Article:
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California Italian Studies Journal
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ISSN (Print) 2155-7926
Published by eScholarship Homepage  [73 journals]
  • Cambio della guardia

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      Authors: Fogu; Claudio
      Abstract: Cambio della guardia
      PubDate: Mon, 16 Oct 2023 00:00:00 +000
       
  • “Molteplicità del possible”: Italo Calvino’s Memos Between the Old
           and the New Millennium

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      Authors: Botta; Anna , Re, Lucia
      Abstract: “Molteplicità del possible”: Italo Calvino’s Memos Between the Old and the New Millennium
      PubDate: Thu, 12 Oct 2023 00:00:00 +000
       
  • Disponibilità/Availability: Italo Calvino, Aldo Rossi and Theater

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      Authors: Snyder; Jon
      Abstract: Disponibilità/Availability: Italo Calvino, Aldo Rossi and Theater
      PubDate: Thu, 7 Sep 2023 00:00:00 +0000
       
  • Listening to Calvino/Calvino Listening

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      Authors: Chiesa; Laura
      Abstract: This article studies Italo Calvino and Luciano Berio’s collaboration for the opera Un re in ascolto (A King Listens), for which Calvino took Roland Barthes’s entry “Listening” as a starting point. My specific access to the collaboration is given by the notion of expanded music and extended voice. Rather than applying these concepts to the work of one complete opera, I use them to capture several springing, moving parts of the collaboration. I show how these mobile parts emerge and resound as convergences as well as divergences, and are hence always engaged in experiments amidst novel acoustic spaces and scenarios within and beyond the classical stage. Calvino first wrote a libretto as a fairytale about a king that merges with a favola dell’ascolto; in the introductory part of my article, I touch briefly on this libretto and the ways that it is marked by an expansive potential acoustic, and acousmatic dimensions of listening reference. In...
      PubDate: Wed, 30 Aug 2023 00:00:00 +000
       
  • Calvino and Cinema: Revisiting a Difficult Love, in Dialogue with Duccio
           Chiarini about his Documentary, Italo Calvino, lo scrittore sugli alberi

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      Authors: Di Bianco; Laura
      Abstract: Rightfully deemed one the most cinematic of all Italian writers, Italo Calvino has been an endless source of inspiration for contemporary directors and visual artists. Calvino, however, had an ambiguous relationship with the world of cinema. Despite being an avid moviegoer for most of his life, he displayed both a fascination with and a certain disdain for film. While cinematic adaptations of his literary works have been rare, and not always successful, on the 100th anniversary of his birth, many artists are seeking to bring his life and work to the screen. This essay revisits Calvino’s “difficult love” for cinema and engages in a critical conversation with director Duccio Chiarini about the making of a documentary film on Calvino conceived for a wide, public distribution. The interview discusses the challenges of creating a portrait of a polyhedric writer while balancing creative impulses, material conditions, production demands, and other contingencies that shape...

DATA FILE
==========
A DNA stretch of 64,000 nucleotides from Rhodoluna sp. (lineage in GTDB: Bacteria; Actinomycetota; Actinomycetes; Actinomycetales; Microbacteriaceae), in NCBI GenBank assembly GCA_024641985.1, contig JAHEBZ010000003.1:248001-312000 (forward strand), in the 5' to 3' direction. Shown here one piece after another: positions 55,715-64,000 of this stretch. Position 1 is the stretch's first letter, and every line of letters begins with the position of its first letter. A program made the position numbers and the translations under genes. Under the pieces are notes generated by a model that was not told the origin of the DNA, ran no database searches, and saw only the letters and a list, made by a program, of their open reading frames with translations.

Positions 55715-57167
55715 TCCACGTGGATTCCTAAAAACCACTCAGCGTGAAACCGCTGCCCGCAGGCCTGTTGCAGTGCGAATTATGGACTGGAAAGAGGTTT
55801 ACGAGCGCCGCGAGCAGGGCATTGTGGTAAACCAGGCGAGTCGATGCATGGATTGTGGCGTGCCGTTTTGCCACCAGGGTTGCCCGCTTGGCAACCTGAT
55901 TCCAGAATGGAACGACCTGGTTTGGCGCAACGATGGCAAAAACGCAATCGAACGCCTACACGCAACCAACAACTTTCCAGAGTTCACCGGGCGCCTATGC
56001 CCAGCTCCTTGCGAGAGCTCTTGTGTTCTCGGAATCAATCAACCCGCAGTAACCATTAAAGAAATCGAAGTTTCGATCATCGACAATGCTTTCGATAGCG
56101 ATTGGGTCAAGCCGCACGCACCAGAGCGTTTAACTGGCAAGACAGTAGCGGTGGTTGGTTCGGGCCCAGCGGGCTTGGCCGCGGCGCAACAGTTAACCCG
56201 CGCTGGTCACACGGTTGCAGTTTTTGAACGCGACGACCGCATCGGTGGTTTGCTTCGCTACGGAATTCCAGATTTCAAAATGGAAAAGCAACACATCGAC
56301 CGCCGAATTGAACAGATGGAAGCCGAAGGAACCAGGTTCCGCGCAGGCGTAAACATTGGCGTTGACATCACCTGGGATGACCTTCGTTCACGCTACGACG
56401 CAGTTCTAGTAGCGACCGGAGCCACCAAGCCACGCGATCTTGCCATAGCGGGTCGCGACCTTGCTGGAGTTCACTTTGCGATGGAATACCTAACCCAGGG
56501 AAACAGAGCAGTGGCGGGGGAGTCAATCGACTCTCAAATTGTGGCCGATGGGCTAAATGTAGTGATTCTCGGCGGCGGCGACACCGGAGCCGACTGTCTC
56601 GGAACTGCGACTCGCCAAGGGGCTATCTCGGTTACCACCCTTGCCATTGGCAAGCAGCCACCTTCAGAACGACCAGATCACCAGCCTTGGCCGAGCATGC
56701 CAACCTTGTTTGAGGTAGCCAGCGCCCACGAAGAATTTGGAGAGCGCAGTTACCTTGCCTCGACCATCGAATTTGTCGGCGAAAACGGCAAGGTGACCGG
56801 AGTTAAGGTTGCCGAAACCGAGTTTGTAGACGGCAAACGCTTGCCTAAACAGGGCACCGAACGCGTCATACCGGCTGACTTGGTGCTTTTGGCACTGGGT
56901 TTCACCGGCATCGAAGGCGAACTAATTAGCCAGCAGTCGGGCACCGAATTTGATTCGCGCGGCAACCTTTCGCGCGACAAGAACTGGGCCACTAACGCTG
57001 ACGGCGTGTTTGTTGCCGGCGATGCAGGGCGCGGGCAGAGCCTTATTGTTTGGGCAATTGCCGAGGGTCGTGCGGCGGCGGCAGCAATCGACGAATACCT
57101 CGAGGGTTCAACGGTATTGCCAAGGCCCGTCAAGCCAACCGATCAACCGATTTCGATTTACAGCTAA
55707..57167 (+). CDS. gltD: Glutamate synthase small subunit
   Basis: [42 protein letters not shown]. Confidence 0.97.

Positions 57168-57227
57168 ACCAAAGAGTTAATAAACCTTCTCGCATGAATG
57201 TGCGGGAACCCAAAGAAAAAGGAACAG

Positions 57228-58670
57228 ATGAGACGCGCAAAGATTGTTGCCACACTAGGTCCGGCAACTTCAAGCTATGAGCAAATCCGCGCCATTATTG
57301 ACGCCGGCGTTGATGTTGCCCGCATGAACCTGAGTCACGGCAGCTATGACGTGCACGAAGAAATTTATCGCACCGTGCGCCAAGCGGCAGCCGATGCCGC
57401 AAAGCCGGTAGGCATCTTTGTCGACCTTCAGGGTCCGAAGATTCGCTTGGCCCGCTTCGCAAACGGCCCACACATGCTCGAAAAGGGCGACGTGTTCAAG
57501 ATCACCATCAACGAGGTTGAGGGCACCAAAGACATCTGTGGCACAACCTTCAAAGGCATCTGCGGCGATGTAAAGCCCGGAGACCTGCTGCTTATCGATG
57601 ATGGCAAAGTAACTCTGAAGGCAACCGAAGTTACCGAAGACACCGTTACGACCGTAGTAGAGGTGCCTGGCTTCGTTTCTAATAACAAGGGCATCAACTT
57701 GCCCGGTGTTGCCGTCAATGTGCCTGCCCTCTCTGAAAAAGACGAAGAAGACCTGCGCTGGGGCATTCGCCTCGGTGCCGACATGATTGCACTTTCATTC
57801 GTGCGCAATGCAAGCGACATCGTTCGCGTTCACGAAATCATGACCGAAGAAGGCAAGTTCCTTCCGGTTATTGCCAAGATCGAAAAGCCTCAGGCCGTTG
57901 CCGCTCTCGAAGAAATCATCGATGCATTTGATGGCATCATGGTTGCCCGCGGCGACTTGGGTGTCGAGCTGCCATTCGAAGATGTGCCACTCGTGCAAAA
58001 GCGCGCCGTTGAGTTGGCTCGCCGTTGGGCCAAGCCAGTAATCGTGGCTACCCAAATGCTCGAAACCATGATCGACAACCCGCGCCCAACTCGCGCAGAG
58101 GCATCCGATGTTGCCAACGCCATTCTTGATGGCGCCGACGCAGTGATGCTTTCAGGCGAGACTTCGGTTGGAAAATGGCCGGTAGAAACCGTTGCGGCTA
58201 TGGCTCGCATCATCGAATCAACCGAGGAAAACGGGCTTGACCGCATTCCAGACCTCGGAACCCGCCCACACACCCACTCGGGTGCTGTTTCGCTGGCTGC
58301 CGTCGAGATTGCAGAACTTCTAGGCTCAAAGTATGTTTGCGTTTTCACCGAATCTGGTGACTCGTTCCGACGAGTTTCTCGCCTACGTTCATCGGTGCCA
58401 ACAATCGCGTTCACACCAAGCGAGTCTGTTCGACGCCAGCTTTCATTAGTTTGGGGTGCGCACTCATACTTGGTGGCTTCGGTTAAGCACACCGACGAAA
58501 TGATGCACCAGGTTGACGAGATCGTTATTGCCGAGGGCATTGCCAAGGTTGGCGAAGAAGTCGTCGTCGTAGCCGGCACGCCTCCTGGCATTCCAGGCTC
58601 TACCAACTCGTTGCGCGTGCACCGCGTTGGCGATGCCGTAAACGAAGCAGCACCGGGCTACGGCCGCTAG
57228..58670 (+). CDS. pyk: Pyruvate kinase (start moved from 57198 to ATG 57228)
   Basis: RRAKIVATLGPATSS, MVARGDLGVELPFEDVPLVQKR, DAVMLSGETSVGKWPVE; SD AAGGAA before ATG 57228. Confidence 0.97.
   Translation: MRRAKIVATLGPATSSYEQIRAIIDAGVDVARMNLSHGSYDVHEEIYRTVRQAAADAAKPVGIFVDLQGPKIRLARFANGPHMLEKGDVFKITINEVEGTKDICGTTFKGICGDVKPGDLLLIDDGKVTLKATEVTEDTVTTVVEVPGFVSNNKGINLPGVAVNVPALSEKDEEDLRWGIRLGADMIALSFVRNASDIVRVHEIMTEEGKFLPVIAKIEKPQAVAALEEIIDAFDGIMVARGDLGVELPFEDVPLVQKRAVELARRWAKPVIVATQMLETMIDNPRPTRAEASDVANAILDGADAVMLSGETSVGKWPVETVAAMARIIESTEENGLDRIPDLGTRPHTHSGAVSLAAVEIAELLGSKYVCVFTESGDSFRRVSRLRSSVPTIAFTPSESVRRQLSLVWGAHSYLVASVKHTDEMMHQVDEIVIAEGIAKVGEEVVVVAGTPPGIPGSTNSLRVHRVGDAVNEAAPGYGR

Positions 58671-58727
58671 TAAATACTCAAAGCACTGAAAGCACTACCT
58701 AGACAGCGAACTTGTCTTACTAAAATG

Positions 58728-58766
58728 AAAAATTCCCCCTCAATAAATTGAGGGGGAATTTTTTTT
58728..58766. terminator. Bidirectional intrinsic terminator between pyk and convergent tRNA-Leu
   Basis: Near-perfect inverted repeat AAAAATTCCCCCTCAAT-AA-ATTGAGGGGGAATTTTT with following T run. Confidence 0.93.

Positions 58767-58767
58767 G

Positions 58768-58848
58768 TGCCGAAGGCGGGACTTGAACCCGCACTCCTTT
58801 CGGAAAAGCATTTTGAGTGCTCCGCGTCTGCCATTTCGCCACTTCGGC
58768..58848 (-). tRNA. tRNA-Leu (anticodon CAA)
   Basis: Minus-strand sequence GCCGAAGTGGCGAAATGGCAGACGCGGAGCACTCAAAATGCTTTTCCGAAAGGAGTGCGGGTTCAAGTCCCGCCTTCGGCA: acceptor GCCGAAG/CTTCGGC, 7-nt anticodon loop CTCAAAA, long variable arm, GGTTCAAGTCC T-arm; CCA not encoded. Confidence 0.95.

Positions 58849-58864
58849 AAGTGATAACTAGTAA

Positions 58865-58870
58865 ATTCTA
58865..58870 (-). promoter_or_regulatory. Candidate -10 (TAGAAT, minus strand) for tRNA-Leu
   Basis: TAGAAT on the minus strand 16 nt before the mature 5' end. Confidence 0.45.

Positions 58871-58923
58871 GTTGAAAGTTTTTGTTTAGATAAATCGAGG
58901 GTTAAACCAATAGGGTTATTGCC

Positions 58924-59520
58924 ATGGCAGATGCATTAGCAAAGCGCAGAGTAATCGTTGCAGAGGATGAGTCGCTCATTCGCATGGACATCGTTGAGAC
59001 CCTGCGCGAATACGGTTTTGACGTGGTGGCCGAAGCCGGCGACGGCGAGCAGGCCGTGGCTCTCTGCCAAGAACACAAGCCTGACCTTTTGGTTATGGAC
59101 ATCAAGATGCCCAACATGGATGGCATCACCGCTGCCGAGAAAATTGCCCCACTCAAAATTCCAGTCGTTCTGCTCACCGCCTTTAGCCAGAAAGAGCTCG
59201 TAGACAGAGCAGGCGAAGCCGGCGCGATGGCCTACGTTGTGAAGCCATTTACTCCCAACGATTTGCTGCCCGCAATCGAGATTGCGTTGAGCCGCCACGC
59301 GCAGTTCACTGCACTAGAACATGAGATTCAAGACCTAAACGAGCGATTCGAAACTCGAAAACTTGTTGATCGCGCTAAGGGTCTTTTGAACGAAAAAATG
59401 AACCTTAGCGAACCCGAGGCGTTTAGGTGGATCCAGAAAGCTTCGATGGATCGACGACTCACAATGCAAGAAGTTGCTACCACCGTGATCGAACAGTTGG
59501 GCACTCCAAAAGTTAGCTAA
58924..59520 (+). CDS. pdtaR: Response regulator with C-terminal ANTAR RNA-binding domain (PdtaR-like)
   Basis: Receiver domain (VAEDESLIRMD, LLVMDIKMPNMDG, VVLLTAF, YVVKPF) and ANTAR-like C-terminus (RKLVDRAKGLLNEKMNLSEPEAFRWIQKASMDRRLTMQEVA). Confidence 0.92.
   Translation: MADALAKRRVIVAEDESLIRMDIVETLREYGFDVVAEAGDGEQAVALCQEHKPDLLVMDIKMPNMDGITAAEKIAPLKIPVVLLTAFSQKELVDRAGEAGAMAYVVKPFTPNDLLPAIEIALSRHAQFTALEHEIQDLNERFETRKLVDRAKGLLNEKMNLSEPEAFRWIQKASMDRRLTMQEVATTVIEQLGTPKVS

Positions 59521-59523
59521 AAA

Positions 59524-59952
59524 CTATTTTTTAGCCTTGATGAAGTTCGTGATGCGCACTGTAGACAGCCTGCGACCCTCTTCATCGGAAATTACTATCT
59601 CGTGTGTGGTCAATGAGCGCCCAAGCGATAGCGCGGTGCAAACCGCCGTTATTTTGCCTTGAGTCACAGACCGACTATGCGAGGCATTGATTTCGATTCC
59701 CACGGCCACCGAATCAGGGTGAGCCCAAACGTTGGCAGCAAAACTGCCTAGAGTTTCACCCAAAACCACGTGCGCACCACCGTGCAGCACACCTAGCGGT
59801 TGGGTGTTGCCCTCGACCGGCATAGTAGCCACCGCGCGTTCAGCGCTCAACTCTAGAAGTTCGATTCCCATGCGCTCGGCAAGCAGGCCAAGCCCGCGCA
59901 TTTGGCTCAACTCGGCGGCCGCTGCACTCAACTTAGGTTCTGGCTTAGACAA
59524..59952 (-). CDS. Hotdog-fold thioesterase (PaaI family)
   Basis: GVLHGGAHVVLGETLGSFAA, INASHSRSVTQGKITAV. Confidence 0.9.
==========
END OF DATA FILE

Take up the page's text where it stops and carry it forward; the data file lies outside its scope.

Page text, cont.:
PubDate: Fri, 18 Aug 2023 00:00:00 +000
       
  • Calvino Makes The Shell

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      Authors: Scarpa; Domenico
      Abstract: In 1965 Calvino wrote “The Spiral” and positioned it as the final story of his Cosmicomics. Both the story and its title-word seemed to him a landing point for his corpus, and, during the years that followed, he never changed his mind. “The Spiral” also marks the exact midpoint of his journey because Calvino made his debut as a writer in 1945, with the war just ended, and his death came unexpectedly forty years later in 1985. In turn, the essay “Calvino makes the shell” presented here is the central chapter of, and has given its title to, my new book on Calvino (Calvino fa la conchiglia, 2023, pp. 366-385). The aim of this book is to consider Calvino’s whole self-construction as a writer: his texts, his life, his encounters, his places, his travels, his readings, his ideas—in a word, the development of a style unique in the world of literature. In this essay, “spiral” is a key word and image in a key story. “The Spiral” is, in fact, autobiographical,...
      PubDate: Fri, 7 Jul 2023 00:00:00 +0000
       
  • Inhabiting Zenobia

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      Authors: Ferrini; Costanza
      Abstract: On November 3, 2022 a video projection entitled Inhabiting Zenobia, created and edited by Costanza Ferrini, took place as part of Light Year, a series of monthly projections of video art and experimental film on the Brooklyn side of the Manhattan Bridge. Begun in June 2015, this series offers, on the first Thursday of every month, free projections with thousands of viewers in attendance in loco and many more worldwide following these events via live streaming online. The aim of Light Year is to build bridges by bringing together artists and spectators from all over the world, creating synergies between various forms of public art, video art and experimental cinema. Inhabiting Zenobia (Light Year #91) consisted of multiple large-scale video projections on one of the anchor walls of the Manhattan Bridge and, simultaneously, in the Drey Gallery (East York, Toronto) and the Scope BLN Gallery (Berlin).  Through the video works or fragments...